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October 21, 2014 – Fed’s 2014 Community Development Graduate Research Forum

FedFlyer_2014

 

Temple Geography Conference: Call for Papers and Sessions

Temple University Critical Geography Conference

Friday, November 7, 2014 at 3:00 PM – Sunday, November 9, 2014 at 10:00 PM (PDT)More Information →REGISTER

CURE affiliated scholar Stephen Danley quoted in a front-page news story

Courier-Post: Tuesday, July 29: news story; “Camden doing its own schools’ review”

Dr. Stephen Danley (assistant professor, CFAS-public policy) was quoted in a front-page news story.

http://www.courierpostonline.com/story/news/local/south-jersey/2014/07/29/camden-schools-review/13306357

Center Director Paul Jargowsky’s research cited in a recent report by the U.S. Census Bureau

To view the report: “Changes in Areas with Concentrated Poverty: 2000 to 2010.”, please visit: http://1.usa.gov/1jKBV7T

 

CURE affiliated Public Policy grad students cited in news article

“N.J. municipalities join forces to deal with vacant homes”

The role of Rutgers–Camden public policy students in helping to identify abandoned properties in Camden County was cited in this South Jersey section news story.

http://articles.philly.com/2014-07-21/news/51786297_1_vacant-properties-zombies-haddonfield

CURE affiliate scholar Stephen Danley quoted in local newspaper

The Victor: A tale of two cities

With its stained glass depiction of RCA’s Nipper trademark on its tower above the Camden Waterfront, the Victor Lofts apartment building is at once the most iconic building in the city — and the most ironic. Ironic because while the building preserves the architectural shell of the blue-collar industrial powerhouse that Camden once was, the residents of the Victor Lofts are unlike the rest of the poorest city in America, according to the U.S. Census.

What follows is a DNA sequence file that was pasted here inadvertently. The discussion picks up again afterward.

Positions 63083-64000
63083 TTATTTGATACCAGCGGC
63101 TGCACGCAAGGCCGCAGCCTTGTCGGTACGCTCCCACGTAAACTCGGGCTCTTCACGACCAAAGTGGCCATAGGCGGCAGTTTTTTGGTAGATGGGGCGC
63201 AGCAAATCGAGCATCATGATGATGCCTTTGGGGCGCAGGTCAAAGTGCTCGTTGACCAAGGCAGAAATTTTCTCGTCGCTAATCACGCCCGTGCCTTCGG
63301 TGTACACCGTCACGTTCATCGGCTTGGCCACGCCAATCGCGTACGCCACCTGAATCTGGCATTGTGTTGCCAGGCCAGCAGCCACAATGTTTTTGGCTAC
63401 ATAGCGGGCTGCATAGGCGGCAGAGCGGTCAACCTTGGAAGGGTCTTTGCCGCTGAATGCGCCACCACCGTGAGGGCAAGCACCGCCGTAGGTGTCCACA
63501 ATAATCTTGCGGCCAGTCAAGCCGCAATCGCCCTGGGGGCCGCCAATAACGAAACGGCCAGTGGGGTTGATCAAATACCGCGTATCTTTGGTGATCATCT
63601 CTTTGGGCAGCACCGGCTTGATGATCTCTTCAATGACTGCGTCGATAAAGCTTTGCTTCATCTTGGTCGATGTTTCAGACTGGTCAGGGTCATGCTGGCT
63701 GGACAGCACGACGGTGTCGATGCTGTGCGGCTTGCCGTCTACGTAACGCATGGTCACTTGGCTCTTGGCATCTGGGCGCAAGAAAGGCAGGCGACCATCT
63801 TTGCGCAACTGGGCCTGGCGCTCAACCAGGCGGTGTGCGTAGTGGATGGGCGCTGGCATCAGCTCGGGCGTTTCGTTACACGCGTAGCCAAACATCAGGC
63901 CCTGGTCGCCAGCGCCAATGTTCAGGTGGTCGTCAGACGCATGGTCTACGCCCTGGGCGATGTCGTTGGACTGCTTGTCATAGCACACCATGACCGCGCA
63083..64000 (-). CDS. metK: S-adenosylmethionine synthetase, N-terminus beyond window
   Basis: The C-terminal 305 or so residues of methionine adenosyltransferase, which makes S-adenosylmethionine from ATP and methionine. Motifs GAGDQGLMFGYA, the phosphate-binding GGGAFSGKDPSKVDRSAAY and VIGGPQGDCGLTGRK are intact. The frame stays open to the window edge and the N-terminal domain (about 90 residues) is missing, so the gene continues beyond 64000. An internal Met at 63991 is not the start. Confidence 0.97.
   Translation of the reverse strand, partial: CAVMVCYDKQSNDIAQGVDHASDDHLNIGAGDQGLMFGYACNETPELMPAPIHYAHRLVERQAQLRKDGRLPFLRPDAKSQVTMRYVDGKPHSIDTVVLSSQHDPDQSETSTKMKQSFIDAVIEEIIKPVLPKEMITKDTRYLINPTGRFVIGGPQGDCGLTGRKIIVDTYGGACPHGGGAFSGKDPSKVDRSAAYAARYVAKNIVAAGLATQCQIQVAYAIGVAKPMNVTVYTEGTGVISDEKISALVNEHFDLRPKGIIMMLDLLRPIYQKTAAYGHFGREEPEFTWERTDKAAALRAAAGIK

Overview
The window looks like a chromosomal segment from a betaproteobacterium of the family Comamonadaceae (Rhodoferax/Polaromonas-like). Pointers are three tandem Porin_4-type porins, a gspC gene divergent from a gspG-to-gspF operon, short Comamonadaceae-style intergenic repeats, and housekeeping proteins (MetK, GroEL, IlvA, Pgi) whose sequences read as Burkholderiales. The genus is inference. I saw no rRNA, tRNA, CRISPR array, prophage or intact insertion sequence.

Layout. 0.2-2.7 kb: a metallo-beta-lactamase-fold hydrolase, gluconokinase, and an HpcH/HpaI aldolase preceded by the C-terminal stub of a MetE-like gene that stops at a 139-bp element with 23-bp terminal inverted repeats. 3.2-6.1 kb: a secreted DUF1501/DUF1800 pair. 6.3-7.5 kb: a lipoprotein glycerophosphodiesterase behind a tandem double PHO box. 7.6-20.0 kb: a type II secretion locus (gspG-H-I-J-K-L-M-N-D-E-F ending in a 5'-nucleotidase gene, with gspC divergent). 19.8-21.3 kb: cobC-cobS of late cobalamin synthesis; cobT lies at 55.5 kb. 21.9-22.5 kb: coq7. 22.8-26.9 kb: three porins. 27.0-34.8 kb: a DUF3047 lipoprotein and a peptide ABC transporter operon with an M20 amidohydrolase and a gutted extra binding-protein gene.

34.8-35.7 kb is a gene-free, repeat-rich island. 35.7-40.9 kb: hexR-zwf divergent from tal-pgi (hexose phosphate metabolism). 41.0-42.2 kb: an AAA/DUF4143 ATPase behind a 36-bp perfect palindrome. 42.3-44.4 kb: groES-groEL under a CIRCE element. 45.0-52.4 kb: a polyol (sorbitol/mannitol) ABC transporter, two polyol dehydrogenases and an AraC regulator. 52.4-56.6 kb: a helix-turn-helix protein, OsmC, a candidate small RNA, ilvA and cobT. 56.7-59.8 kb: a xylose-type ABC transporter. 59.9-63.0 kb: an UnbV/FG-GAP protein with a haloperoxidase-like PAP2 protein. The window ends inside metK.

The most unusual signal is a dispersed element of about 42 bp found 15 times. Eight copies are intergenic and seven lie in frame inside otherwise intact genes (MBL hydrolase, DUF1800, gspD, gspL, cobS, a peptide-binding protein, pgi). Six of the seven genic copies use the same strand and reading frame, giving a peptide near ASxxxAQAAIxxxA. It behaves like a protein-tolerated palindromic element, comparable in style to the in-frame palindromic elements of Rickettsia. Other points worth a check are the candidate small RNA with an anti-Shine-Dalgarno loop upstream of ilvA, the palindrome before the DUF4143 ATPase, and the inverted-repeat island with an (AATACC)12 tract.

Victor residents are, in fact, reflective of what some hope a future Camden might resemble: Middle-class and professional, affluent, better educated.

And in a minority city dominated by Hispanics and African-Americans, the large percentage of whites living in the Victor stands out like a snowstorm in July.

Resident Stephen Danley is a professor of public policy at nearby Rutgers University-Camden. He expected a certain amount of heat for moving into a building so different from the city where he lives, teaches, studies, and blogs — sometimes pointedly and sometimes about two of his fellow Victor Lofts residents, state Sen. Donald Norcross and Camden school Superintendent Paymon Rouhanifard.

To read the entire article, please visit: http://www.courierpostonline.com/story/news/local/south-jersey/2014/07/19/victor-tale-two-cities/12898525/